Brian Frosh offers insight into Maryland attorney general’s office

Frosh at podium (1) - 1

Maryland Attorney General Brian Frosh discussed the role of his office and shared his priorities at a recent Greater Baltimore Committee Newsmaker Breakfast.

“We strive to provide good service to our clients and to the folks who interact with our clients,” said Frosh, whose office provides legal counsel to Governor Larry Hogan, all executive agencies, the Maryland General Assembly and the judiciary. “We want to give our clients the right answer and we want to do it in a timely fashion.”

Frosh addressed more than 35 members and guests of the Greater Baltimore Committee at the Newsmaker Breakfast series event on November 9 at The Center Club.

Frosh was elected Attorney General of Maryland on November 4, 2014, and was sworn into office on January 6, 2015.

Prior to his current position, he served for 28 years in the Maryland General Assembly – eight years in the House of Delegates and 20 years in the State Senate, where he was chairman of the Judicial Proceedings Committee for 12 years.

In addition to providing counsel to Maryland’s government, the attorney general’s office also serves as “the people’s lawyer,” Frosh said.

“We stand up for folks who can’t stand up for themselves,” he said. “We protect state government.”

Frosh told attendees that his office currently has several key areas of focus:

Racial profiling

In August Frosh’s office announced guidelines when it comes to racial profiling for law enforcement agencies across the state.

“We told them that racial profiling, ethnic profiling, religious profiling is illegal, unconstitutional and inappropriate for use by law enforcement,” Frosh said. “We give examples of where profiling – identifying suspects by race, ethnicity, etc. – is appropriate. It is appropriate if you have a legitimate lead or credible intelligence but not to go out and stop and search everyone of a certain race or ethnicity.”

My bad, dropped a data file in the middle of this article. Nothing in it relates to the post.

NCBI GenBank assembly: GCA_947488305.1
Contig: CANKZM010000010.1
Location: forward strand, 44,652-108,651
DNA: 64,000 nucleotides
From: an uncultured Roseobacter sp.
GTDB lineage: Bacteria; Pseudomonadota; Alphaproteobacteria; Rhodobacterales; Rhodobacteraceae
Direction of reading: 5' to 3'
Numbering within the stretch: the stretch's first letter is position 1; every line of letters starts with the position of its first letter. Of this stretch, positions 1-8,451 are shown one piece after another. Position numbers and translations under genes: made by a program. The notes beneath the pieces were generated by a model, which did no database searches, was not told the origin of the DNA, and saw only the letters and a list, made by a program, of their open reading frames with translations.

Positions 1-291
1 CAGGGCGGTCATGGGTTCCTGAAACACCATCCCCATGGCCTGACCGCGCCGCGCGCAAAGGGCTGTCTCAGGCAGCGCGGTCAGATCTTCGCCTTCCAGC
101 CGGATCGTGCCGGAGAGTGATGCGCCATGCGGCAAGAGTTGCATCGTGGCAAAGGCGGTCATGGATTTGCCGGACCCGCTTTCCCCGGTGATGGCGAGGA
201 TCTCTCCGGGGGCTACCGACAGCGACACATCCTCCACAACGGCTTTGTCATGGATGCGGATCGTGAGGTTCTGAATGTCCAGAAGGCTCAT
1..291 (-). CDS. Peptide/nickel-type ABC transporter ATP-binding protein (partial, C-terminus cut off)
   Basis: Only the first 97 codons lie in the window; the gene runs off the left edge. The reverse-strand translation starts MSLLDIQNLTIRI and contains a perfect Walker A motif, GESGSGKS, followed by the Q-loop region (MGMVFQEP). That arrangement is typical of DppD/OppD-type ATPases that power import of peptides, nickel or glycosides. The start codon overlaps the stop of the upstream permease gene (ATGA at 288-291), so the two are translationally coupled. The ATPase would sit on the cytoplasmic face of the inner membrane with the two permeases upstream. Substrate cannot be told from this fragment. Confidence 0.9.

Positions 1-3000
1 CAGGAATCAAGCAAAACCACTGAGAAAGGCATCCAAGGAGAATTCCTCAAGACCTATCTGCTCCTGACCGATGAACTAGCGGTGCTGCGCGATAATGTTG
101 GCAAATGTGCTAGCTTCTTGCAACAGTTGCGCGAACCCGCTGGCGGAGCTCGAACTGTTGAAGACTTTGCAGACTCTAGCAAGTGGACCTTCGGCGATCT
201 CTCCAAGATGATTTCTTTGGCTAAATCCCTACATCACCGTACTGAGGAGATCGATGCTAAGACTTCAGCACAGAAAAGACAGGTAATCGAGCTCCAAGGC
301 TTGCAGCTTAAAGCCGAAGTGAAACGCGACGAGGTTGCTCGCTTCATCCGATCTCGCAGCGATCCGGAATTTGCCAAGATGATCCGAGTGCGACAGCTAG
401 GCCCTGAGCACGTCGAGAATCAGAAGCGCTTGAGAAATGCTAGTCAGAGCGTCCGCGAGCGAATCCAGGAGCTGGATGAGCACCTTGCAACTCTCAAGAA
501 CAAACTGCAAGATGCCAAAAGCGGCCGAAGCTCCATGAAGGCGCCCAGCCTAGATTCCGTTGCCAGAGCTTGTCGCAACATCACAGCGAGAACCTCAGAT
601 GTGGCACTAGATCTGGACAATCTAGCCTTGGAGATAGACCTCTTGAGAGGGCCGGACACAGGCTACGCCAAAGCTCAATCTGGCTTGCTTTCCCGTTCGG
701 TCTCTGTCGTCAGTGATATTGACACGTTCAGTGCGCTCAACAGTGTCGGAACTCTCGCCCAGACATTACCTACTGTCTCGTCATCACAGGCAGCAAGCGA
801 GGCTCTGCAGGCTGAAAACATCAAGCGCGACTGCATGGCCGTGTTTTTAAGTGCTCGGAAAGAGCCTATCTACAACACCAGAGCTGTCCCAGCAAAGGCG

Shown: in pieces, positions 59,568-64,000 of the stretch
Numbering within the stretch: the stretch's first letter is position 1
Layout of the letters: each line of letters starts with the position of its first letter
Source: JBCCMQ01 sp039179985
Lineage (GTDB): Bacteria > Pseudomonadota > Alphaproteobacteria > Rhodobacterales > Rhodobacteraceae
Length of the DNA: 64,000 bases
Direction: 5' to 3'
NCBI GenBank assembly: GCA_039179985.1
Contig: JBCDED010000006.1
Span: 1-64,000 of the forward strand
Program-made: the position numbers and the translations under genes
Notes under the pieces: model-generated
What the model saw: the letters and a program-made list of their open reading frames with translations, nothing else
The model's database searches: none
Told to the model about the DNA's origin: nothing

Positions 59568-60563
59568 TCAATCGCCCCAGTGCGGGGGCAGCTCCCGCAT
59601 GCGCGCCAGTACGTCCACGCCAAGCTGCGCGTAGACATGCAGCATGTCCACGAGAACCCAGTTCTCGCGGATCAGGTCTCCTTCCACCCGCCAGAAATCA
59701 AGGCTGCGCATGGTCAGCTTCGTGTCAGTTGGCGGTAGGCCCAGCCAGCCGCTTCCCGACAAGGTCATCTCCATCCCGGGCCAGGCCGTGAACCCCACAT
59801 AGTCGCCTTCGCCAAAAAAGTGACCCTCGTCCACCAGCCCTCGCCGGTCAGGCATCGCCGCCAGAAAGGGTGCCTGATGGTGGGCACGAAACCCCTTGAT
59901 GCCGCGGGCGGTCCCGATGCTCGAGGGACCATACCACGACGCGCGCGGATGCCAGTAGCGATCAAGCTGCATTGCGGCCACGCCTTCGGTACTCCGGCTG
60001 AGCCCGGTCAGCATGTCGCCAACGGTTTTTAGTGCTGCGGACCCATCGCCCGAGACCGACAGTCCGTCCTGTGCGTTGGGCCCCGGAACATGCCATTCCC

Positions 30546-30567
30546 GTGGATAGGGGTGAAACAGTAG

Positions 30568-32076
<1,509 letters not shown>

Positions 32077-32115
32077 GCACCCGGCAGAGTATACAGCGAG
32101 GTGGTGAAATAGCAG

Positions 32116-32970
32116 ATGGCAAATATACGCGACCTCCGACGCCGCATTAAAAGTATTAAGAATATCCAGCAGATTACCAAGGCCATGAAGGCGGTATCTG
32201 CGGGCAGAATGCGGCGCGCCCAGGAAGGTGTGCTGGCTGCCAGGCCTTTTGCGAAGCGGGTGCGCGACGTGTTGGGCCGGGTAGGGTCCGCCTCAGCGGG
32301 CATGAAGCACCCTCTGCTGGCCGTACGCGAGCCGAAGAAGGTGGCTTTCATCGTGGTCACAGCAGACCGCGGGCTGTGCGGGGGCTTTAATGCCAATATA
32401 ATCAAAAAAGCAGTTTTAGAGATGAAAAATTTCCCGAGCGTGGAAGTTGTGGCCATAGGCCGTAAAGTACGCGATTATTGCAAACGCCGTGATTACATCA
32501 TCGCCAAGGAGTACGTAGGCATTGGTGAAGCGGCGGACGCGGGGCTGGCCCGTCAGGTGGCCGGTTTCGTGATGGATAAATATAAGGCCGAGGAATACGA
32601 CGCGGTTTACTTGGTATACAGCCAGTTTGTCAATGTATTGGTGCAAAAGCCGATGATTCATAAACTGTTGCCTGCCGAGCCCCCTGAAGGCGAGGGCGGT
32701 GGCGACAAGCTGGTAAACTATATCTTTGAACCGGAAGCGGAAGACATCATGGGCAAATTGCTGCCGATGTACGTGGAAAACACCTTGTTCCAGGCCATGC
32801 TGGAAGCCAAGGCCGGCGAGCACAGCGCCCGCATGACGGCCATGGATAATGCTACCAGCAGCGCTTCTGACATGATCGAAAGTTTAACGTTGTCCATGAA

The attorney general’s office is “urging law enforcement agencies across the state to adopt our guidelines as part of their general orders,” Frosh said. “We were the first state in the country to do this. We’re going to do everything we can to train law enforcement agencies, press them to adopt our guidelines as our general orders.”

Public safety

In February Maryland joined a multistate task force to combat illegal sales and distribution of heroin.

Prosecutors in the Maryland Office of the Attorney General joined their counterparts in New York, Pennsylvania, New Jersey, Massachusetts and Maine as part of the Northeast and Mid-Atlantic Heroin Task Force which is working to tackle the heroin crisis, particularly in the Northeast United States.

“It’s not a problem that is confined to any county or state,” Frosh said. “It’s an epidemic in the United States, all over the country. We are trying to use our law enforcement tools to interrupt the flow of heroin.”

Over the past four years, heroin deaths in Maryland have doubled, Frosh said, and emergency room visits for overdoses have tripled.

Frosh said the price of heroin has “dropped precipitously” and needs to be driven up. In addition, the drug is three times as pure as it once was, he said.

“It’s extraordinarily dangerous,” Frosh said, “and it’s something we have to pay a great deal of attention to.”

Fighting fraud

Frosh’s legislative initiative during the 2015 Maryland General Assembly session was to expand the false claims act. He sought to have it expanded to all areas of government.

“Honest businesses suffer when there are businesses that defraud their customers, defraud the state government and obviously the taxpayers suffer when we aren’t getting our monies worth,” he said.

His office also fights fraud against consumers.

“Our office, last fiscal year, had about 9,000 folks saying they were having problems with businesses and we were able to help them,” he said. “We got about $12 million back for them for monies they were entitled to.”

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